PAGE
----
The Lyric Opera’s new production of Rigoletto visually evokes the contours and high-contrast relief of a surrealist painting. Directed by E. Loren Meeker and with a set by Michael Yeargan, this reading of the opera keeps the curtain up for Verdi’s taut and ominous prelude, during which we see unnamed figures appear and disappear from the archways and windows of a single long wall, bisecting the stage at a diagonal. It is choreographed ominously, with the obscure precision of a nightmare.

Quinn Kelsey (Rigoletto) and Matthew Polenzani (Duke of Mantua) © Todd Rosenberg
Quinn Kelsey (Rigoletto) and Matthew Polenzani (Duke of Mantua)
© Todd Rosenberg

The rest of the production never quite shakes the dark blues and nearly metaphysical blocking of the opening sequence, which is to its benefit. It’s jarring when the prelude proceeds immediately into the first number, a raucous public scene. Meeker gives no time to the transition, and the effect is that of flipping on a light that can’t entirely disperse the memory of the dream it interrupted. It’s an effective opening gambit that dulls somewhat with Matthew Polenzani’s rendition of the Duke of Mantua, who seems barely to be having any fun while boasting of his sexual escapades – this somehow makes the scene both more boring and more offensive. Polenzani was much better at the beginning of Act 2, with the Duke’s “Ella mi fu rapita,” where he gets to play with some more tender emotions.

Quinn Kelsey (Rigoletto) © Todd Rosenberg
Quinn Kelsey (Rigoletto)
© Todd Rosenberg

The more consistent performances were those of the Duke’s foils: Gilda, the assassin Sparafucile, and the jester Rigoletto. Quinn Kelsey plays the title role as a lumbering pumpkin of a clown, the owner of a massive physical and vocal presence who employs both with exceeding lightness. He’s sprightly around the stage and more free in his vocal delivery than anyone else on stage. Kelsey’s baritone is cavernous, always hinting at unfathomed depths. His use of it to evoke the rhapsodic and the loony (as in his “mad” aria in the second act) creates a dynamic contrast that is endlessly interesting.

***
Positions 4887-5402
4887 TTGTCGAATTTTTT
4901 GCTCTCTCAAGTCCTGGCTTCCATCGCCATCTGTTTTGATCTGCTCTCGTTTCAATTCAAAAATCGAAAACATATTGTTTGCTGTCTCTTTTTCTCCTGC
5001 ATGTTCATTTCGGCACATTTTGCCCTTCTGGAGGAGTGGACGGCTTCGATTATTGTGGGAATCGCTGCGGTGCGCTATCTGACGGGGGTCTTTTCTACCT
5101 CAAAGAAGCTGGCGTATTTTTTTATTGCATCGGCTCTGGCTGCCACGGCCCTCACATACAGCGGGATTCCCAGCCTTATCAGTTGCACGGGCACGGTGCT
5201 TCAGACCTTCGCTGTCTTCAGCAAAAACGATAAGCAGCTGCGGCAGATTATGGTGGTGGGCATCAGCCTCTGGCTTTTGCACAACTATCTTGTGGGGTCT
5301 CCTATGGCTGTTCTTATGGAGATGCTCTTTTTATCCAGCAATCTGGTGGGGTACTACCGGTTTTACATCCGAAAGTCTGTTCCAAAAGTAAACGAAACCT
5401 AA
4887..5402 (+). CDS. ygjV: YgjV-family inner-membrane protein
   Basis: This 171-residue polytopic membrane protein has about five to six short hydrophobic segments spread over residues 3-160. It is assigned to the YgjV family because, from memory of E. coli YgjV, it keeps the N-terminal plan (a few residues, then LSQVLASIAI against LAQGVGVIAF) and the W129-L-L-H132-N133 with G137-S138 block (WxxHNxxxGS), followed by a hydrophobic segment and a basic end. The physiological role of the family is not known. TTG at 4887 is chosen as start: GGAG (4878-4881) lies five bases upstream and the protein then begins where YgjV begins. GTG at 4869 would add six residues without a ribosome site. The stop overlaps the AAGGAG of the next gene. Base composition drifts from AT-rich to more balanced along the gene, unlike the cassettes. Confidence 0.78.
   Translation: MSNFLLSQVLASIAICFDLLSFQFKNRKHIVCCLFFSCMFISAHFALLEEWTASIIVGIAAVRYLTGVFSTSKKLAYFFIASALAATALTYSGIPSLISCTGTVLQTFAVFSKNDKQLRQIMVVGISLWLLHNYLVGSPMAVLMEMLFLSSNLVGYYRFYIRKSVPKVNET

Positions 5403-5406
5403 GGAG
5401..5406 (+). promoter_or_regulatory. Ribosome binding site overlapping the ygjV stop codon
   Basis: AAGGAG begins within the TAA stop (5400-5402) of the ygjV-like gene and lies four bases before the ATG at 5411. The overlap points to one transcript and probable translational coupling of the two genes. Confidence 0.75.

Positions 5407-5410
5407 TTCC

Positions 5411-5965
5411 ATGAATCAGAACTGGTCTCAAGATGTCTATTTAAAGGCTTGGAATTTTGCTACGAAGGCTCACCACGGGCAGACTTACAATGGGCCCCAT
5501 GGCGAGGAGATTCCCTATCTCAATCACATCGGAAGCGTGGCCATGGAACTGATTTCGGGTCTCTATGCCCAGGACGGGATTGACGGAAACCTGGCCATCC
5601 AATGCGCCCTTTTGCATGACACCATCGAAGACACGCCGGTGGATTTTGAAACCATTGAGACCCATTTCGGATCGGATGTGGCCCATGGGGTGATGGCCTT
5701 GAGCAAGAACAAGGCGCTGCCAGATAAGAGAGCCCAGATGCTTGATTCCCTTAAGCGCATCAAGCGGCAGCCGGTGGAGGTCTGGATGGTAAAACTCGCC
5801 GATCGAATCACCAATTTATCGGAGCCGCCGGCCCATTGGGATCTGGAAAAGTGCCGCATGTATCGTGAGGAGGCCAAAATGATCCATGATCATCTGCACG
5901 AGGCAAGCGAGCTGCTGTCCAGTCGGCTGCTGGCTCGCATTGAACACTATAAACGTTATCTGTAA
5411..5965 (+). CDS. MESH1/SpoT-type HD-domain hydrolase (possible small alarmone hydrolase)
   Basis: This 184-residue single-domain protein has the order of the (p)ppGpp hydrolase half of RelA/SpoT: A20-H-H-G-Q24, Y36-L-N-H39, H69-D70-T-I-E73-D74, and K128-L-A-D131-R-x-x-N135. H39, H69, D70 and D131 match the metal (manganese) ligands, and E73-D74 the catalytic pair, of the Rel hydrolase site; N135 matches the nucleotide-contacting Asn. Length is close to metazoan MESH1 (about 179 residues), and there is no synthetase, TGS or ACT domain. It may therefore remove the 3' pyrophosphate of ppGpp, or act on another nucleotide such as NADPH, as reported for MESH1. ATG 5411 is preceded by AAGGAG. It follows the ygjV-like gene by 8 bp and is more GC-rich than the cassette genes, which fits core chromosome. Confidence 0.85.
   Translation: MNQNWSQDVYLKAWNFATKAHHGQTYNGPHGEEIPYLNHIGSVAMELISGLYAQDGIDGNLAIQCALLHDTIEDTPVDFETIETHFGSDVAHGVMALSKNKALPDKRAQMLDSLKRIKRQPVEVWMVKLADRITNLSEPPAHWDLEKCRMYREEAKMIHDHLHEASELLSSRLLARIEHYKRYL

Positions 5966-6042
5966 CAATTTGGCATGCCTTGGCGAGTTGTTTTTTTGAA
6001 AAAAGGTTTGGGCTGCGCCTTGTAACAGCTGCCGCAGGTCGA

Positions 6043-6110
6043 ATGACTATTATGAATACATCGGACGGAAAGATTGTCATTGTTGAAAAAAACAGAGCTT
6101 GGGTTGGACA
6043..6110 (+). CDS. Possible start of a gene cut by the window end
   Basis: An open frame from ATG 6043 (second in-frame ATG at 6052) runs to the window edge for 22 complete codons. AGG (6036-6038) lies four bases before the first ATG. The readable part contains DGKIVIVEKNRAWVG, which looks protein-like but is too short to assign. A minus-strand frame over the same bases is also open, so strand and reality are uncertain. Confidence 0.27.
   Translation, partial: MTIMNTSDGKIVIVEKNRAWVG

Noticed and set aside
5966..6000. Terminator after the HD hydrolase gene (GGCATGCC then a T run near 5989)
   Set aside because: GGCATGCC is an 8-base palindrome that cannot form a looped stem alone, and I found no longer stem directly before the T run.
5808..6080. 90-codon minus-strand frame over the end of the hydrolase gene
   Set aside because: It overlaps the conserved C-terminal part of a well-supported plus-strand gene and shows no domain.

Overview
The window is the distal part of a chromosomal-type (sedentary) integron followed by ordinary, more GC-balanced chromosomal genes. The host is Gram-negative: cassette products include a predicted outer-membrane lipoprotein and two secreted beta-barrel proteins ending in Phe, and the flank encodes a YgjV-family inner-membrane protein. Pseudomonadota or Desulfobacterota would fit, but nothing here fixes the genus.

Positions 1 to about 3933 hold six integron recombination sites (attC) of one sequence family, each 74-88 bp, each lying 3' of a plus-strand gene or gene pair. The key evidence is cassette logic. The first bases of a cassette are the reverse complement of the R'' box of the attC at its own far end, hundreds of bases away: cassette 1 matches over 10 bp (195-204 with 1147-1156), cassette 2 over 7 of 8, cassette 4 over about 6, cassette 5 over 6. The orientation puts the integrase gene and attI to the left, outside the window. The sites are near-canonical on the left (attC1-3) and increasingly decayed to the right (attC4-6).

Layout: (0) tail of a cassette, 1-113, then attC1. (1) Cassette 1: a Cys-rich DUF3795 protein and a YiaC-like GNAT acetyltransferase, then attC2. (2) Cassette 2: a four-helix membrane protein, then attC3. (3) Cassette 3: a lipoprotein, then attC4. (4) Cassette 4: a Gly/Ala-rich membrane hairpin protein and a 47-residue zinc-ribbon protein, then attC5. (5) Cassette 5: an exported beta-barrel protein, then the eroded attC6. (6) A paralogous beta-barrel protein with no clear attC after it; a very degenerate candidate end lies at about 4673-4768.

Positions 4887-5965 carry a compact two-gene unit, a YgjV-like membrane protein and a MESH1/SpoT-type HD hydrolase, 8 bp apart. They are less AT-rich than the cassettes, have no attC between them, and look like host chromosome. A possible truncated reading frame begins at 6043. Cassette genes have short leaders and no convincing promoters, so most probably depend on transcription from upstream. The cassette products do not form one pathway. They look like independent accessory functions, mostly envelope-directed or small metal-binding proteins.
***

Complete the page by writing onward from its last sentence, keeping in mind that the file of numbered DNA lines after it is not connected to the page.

Meanwhile, Alexander Tsymbalyuk’s Sparafucile is restrained and almost proper in his phrasing, which is a nice touch for an assassin. Where he sings with the meter, Kelsey’s clown tends to sing across and through it. It’s an appealing contrast of united opposites – of laughter and murder, as Rigoletto puts it.

Rosa Feola (Gilda) and Matthew Polenzani (Duke of Mantua) © Todd Rosenberg
Rosa Feola (Gilda) and Matthew Polenzani (Duke of Mantua)
© Todd Rosenberg

Yeargan’s interiors are redly lit and unfurl simply by motoring the initial wall out, like a drawer opening, to reveal the insides. There we find Rosa Feola’s Gilda, who’s a standout vocalist. The higher she goes, the more relaxed she sounds, until she is nearly lounging in the upper ranges. As a result, she makes for a strange pairing with Polenzani, who is strongest when his sound creates a pressured wall; Feola, by contrast, is most comfortable when she has rhythmic and dynamic space to move around in. She sings her “Caro nome” facing the audience, with both arms outstretched behind her and grasping a rail, as if holding herself back from melting into the hall. The performance, both visually and vocally, was one of fearless directness.

Quinn Kelsey (Rigoletto) and Rosa Feola (Gilda) © Andrew Cioffi
Quinn Kelsey (Rigoletto) and Rosa Feola (Gilda)
© Andrew Cioffi

In this number, and elsewhere, the string soloists were always svelte and warm, thus offering highlights in an otherwise rote first-night reading of the score by the orchestra, under the direction of Marco Armiliato. It doesn’t help to hear them from the floor, which cuts off a lot of overtone (and leaves the strings in particular sounding feeble). Tuning got better as the evening wore on, but was never especially convincing.

In the end, it was the simple and yet hauntingly exact forms of the set that united the evening into a production. In the last act, the stage is efficiently varied with the interpolation of a strip of water and a dappled light effect on the cream-coloured walls. For modern ears, it’s really Verdi who takes over when the music shifts from melody to atmosphere – to timpani effects, howling winds in the distance, and the dream-logic of an ending whose closest sibling is the final minutes of Wozzeck. Like that opera, written in the next century, the fear of water is not of drowning but of what cannot stay under – bodies, and curses, threatening to rise to the surface.

***11